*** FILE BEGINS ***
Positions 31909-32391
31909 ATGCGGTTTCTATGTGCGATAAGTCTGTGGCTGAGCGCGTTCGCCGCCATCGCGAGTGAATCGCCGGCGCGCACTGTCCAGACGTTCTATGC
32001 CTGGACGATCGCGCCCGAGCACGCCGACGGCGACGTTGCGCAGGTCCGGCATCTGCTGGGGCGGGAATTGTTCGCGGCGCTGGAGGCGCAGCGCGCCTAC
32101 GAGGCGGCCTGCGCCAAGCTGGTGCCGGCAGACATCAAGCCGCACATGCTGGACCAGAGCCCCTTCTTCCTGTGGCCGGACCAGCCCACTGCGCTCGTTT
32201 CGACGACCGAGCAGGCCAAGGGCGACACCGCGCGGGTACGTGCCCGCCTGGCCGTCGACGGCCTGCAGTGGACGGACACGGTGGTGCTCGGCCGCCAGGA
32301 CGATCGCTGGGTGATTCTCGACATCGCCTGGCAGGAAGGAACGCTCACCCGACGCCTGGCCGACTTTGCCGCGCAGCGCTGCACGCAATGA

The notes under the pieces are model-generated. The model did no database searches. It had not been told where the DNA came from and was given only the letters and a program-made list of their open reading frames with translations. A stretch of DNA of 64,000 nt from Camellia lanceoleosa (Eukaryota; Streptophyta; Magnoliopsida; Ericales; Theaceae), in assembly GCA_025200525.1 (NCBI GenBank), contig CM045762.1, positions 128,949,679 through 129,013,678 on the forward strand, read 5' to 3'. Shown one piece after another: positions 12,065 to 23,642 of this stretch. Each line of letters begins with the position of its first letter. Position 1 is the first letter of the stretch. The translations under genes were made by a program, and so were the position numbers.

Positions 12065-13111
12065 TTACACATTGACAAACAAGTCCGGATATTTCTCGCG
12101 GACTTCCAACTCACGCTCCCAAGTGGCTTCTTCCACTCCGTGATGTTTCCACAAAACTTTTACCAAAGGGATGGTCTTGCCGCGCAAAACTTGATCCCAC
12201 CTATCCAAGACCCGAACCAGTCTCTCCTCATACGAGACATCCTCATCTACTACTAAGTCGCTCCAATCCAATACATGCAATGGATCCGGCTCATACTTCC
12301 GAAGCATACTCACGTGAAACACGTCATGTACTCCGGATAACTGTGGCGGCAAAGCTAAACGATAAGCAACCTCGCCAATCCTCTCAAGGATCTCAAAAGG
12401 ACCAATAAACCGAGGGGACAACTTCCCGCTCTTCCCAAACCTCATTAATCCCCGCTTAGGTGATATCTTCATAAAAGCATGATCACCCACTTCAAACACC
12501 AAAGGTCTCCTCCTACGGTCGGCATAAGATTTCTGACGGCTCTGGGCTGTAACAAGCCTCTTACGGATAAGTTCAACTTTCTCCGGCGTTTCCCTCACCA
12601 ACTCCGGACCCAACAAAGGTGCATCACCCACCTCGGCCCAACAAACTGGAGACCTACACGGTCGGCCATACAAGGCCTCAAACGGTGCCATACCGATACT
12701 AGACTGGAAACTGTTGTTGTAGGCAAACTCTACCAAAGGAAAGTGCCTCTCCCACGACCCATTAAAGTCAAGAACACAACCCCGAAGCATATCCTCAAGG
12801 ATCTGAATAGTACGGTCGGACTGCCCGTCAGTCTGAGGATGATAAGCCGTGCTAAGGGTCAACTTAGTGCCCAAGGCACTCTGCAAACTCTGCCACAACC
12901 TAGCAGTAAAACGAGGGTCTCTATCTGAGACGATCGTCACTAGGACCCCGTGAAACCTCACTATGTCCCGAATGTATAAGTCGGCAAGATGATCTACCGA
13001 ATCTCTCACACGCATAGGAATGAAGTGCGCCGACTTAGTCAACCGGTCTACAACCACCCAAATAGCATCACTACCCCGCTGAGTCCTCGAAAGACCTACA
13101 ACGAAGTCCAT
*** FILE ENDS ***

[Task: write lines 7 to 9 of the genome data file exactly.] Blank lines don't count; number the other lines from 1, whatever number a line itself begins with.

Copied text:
The notes under the pieces are model-generated. The model did no database searches. It had not been told where the DNA came from and was given only the letters and a program-made list of their open reading frames with translations. A stretch of DNA of 64,000 nt from Camellia lanceoleosa (Eukaryota; Streptophyta; Magnoliopsida; Ericales; Theaceae), in assembly GCA_025200525.1 (NCBI GenBank), contig CM045762.1, positions 128,949,679 through 129,013,678 on the forward strand, read 5' to 3'. Shown one piece after another: positions 12,065 to 23,642 of this stretch. Each line of letters begins with the position of its first letter. Position 1 is the first letter of the stretch. The translations under genes were made by a program, and so were the position numbers.

Positions 12065-13111
12065 TTACACATTGACAAACAAGTCCGGATATTTCTCGCG